If one neutron is added to Helium nucleus, the result is? a) Lithium b) Helium c) Hydrogen d) Carbon

Feb 17, 2018

Helium

Explanation:

When a neutron is added to helium nucleus, the new atom keeps the same number of electrons. This means that it's chemical properties stay pretty much the same. An stable atom that has extra neutrons but behaves the same chemically as those atoms without the extra neutrons is an isotope. (Well, they are isotopes to each other). So the new atom is a Helium isotope.

Feb 18, 2018

b). Helium

Explanation:

The only way to change an atom's name or the element is to add/subtract protons to/from its nucleus, respectively. If we add another neutron to a helium nucleus, we just get a new isotope of helium, called helium-5.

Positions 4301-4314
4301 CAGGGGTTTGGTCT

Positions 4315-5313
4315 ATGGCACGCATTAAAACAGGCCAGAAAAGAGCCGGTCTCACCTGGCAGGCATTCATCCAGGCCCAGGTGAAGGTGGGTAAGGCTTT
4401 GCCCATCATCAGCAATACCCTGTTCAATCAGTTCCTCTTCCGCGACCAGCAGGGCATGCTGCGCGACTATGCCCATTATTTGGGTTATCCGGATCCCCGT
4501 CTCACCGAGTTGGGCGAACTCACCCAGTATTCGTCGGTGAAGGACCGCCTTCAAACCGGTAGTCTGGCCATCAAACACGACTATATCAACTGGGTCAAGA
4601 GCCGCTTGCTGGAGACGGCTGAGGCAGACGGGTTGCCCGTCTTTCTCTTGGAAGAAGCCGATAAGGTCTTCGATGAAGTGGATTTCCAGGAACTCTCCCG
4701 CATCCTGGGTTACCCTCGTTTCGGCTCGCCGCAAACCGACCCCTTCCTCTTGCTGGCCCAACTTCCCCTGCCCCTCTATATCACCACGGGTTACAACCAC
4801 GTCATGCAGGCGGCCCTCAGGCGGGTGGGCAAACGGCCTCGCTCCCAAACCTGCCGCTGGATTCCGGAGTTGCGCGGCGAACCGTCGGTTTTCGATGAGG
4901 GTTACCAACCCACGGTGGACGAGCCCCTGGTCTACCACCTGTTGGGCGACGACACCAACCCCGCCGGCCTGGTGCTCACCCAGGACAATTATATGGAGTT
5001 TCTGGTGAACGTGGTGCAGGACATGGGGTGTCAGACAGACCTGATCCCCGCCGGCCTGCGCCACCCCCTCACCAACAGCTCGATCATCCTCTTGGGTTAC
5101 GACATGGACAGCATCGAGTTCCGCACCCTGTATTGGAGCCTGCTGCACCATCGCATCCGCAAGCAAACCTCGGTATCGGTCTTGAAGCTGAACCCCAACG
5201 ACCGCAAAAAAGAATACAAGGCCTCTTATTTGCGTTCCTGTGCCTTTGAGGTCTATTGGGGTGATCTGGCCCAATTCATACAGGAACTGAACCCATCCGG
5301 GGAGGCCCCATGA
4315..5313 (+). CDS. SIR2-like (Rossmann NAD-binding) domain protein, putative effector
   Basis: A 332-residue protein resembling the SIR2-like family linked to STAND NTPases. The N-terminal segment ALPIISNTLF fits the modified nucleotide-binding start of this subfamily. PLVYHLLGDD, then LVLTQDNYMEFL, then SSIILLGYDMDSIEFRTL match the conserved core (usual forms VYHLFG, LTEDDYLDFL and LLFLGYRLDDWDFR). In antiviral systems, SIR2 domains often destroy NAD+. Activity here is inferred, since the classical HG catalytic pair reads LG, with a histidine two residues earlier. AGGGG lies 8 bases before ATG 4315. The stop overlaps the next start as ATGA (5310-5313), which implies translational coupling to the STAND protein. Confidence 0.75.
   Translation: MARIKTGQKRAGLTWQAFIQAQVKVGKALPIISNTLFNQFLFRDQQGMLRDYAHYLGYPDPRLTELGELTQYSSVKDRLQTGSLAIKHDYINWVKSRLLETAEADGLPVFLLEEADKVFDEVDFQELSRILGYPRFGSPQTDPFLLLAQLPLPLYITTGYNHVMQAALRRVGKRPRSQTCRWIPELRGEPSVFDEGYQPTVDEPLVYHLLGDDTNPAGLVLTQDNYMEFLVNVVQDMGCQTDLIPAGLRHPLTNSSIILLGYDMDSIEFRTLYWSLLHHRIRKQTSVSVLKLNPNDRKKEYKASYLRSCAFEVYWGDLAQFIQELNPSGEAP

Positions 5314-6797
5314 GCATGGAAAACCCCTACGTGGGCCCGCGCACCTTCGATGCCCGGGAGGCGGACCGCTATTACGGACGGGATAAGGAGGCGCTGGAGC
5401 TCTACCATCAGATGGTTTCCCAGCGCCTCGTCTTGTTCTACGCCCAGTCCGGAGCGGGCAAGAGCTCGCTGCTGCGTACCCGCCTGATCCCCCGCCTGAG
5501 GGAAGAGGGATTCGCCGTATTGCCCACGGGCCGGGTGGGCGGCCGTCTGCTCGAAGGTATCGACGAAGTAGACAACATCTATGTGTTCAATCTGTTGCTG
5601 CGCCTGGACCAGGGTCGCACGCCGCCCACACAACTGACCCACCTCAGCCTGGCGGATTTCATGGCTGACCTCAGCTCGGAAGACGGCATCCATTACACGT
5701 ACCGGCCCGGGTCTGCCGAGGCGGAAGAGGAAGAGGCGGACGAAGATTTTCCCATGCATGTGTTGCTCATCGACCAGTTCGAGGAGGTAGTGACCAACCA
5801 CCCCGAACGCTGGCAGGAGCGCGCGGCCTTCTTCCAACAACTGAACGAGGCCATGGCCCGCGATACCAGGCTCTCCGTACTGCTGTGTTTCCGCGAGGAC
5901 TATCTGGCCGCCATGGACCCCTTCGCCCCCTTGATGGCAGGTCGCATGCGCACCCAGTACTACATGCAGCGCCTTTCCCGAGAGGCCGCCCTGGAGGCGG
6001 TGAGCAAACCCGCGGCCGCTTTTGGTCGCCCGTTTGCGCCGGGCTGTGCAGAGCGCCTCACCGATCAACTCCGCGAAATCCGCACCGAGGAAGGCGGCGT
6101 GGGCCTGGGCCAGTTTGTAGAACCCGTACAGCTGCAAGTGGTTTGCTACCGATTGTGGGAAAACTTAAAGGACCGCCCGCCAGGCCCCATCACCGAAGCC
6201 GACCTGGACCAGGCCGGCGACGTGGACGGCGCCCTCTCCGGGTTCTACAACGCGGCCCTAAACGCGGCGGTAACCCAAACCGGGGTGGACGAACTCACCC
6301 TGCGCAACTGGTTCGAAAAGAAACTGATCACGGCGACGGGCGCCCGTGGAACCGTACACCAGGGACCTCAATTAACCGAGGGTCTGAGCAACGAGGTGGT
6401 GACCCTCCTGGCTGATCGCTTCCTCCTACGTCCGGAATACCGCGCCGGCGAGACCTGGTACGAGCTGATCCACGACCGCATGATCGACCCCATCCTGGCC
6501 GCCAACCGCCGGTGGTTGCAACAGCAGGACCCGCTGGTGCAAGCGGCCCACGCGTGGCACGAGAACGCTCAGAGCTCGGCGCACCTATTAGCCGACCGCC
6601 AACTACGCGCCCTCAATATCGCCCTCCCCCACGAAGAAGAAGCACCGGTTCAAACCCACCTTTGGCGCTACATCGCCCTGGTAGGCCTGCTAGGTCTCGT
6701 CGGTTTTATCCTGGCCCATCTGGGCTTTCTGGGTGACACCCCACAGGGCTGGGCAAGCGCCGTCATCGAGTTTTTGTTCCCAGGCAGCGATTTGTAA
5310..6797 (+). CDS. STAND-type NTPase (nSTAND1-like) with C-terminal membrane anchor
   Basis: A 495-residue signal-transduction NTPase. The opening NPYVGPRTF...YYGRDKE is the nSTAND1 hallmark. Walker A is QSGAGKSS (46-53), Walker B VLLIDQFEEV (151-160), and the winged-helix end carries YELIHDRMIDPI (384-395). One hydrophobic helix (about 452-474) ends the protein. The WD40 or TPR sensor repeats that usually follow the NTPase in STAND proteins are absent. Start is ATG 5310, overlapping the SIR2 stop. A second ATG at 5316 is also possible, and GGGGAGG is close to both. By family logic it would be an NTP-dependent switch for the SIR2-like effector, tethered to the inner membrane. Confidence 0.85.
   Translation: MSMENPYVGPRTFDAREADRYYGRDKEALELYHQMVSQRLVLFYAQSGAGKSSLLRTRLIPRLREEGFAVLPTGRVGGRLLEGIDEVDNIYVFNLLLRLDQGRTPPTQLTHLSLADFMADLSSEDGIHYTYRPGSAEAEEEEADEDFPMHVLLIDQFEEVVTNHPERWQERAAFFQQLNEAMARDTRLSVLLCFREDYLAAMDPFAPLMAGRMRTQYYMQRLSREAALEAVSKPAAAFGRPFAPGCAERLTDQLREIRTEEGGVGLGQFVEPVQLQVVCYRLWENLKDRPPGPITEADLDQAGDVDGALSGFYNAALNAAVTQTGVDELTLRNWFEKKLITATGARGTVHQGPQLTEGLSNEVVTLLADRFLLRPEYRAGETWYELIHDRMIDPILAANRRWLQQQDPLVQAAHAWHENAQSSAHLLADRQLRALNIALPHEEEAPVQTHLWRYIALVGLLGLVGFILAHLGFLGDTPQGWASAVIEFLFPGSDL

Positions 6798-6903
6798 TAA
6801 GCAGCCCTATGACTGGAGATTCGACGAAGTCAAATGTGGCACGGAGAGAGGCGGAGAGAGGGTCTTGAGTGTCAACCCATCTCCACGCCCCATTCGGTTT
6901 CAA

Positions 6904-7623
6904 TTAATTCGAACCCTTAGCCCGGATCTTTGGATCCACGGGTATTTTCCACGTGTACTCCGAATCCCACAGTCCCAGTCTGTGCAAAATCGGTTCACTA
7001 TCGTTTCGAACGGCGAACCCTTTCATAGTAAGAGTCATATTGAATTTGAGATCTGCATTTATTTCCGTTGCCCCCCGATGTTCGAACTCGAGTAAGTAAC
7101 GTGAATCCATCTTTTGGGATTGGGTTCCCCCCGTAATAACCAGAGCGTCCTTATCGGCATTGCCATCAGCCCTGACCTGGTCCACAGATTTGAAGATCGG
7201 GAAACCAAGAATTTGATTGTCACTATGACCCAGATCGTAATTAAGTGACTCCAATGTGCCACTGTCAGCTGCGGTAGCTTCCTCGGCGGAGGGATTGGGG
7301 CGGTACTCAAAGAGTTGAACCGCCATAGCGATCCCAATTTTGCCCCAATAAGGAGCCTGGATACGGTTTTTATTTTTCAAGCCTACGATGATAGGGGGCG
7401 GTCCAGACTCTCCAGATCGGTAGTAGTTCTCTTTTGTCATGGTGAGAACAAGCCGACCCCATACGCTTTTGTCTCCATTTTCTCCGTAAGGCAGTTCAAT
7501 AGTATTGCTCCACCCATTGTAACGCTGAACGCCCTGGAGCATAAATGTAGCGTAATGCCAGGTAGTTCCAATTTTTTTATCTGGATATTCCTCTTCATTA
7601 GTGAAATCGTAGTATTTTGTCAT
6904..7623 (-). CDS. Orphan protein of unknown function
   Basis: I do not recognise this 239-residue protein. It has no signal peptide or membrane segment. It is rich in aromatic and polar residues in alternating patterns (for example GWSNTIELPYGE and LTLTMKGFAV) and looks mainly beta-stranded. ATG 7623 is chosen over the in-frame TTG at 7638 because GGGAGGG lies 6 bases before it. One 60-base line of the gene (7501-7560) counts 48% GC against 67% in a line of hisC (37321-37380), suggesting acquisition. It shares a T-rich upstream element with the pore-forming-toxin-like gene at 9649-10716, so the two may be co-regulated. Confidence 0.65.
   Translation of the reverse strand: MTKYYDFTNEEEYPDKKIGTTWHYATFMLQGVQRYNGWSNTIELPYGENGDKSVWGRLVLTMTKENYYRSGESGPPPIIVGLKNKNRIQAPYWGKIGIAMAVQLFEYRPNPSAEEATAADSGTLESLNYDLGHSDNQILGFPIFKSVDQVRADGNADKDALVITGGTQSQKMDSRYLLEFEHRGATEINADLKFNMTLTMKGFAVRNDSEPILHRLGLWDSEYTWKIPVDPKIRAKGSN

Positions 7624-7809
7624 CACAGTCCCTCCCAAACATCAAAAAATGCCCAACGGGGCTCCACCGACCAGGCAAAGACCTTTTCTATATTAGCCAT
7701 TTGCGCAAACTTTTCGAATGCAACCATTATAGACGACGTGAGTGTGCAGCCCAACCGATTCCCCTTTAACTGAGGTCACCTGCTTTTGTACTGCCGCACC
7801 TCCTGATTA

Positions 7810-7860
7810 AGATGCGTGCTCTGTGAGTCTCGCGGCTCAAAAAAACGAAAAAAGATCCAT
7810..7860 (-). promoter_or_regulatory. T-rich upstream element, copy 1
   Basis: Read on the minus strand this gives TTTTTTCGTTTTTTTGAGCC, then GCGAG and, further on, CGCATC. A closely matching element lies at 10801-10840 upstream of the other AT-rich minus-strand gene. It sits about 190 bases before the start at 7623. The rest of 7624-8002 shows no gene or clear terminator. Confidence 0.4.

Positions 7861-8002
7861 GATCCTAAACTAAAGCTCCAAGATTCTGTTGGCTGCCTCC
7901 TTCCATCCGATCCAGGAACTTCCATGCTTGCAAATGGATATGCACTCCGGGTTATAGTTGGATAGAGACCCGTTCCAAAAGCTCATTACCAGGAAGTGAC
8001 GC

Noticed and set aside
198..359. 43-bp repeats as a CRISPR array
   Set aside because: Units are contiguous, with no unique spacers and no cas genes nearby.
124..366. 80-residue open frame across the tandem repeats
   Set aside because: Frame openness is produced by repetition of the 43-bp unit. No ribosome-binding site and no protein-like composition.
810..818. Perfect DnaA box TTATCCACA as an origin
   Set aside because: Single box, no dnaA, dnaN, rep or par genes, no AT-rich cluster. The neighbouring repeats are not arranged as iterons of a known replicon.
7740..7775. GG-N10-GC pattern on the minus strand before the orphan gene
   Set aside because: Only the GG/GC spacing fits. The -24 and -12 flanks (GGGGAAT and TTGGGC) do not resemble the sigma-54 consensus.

It will be denoted by $\text{_2^5"He}$ or just $\text{^5"He}$.

In fact, this is an extremely unstable isotope of helium, with a half-life of just $2.1 \cdot {10}^{-} 20 \setminus \text{s"=2.1*10^-11 \ "ns}$.

Source:

https://en.wikipedia.org/wiki/Isotopes_of_helium#Heavier_helium_isotopes

Feb 18, 2018

Adding a neutron to a Helium nucleus results Helium.

Explanation:

Helium is an atomic nucleus which contains two protons. There are nine known isotopes of Helium which have between zero and eight neutrons. Only Helium-3 and Helium-4 are stable.

If a neutron is added to a Helium-3 nucleus it becomes the highly stable Helium-4.

If a neutron is added to a Helium-4 nucleus it becomes the highly unstable Helium-5. Helium-5 is the most unstable isotope of Helium. It decays by emitting a neutron with a half life of $7 \cdot {10}^{-} 22$ seconds.